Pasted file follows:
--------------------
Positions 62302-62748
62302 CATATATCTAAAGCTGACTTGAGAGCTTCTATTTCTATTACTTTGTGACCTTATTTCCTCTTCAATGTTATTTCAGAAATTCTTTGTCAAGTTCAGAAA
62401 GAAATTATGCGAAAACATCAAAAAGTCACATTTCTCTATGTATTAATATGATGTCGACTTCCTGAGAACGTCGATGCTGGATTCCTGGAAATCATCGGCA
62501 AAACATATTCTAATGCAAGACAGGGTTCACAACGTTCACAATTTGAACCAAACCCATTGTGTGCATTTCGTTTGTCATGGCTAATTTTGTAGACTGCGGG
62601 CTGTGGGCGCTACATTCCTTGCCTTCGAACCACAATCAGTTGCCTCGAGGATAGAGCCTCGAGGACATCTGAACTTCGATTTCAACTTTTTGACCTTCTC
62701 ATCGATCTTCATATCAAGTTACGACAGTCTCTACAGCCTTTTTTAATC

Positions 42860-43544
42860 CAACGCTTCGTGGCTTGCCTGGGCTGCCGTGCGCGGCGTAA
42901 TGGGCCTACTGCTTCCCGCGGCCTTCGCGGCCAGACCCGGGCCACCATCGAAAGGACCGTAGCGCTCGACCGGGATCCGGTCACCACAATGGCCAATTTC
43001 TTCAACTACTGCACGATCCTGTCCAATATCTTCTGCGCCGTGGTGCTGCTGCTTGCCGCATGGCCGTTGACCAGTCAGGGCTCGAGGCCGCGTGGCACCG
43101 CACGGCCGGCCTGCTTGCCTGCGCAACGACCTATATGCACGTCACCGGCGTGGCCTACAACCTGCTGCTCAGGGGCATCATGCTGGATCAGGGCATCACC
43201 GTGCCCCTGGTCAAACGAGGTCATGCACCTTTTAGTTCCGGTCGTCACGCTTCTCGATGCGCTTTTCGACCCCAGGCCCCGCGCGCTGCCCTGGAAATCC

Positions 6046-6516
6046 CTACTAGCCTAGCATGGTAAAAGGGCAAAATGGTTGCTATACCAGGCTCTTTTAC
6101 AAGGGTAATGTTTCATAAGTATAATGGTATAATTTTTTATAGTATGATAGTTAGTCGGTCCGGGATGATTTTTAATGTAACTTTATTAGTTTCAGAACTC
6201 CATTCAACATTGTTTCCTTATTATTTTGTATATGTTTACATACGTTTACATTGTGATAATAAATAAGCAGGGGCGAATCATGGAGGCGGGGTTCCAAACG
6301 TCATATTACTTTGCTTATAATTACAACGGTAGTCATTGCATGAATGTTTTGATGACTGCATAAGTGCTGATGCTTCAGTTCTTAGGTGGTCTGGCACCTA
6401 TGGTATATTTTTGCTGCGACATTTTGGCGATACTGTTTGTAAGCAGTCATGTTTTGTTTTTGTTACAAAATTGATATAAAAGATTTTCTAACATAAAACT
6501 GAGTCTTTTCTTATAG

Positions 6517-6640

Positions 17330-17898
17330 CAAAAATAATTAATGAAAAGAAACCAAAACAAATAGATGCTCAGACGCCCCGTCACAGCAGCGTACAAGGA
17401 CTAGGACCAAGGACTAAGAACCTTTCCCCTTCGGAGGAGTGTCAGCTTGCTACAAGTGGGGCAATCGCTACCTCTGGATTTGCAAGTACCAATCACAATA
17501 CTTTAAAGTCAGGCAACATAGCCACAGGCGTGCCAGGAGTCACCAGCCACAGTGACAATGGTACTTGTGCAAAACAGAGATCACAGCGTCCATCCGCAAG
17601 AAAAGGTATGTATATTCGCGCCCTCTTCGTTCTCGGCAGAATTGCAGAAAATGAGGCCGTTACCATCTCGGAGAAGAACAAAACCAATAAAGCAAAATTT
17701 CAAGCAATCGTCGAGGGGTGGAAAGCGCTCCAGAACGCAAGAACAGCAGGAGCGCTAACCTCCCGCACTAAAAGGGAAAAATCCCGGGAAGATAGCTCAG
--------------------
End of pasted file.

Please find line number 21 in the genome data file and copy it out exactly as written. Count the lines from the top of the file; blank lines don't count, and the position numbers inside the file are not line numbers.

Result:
Positions 17330-17898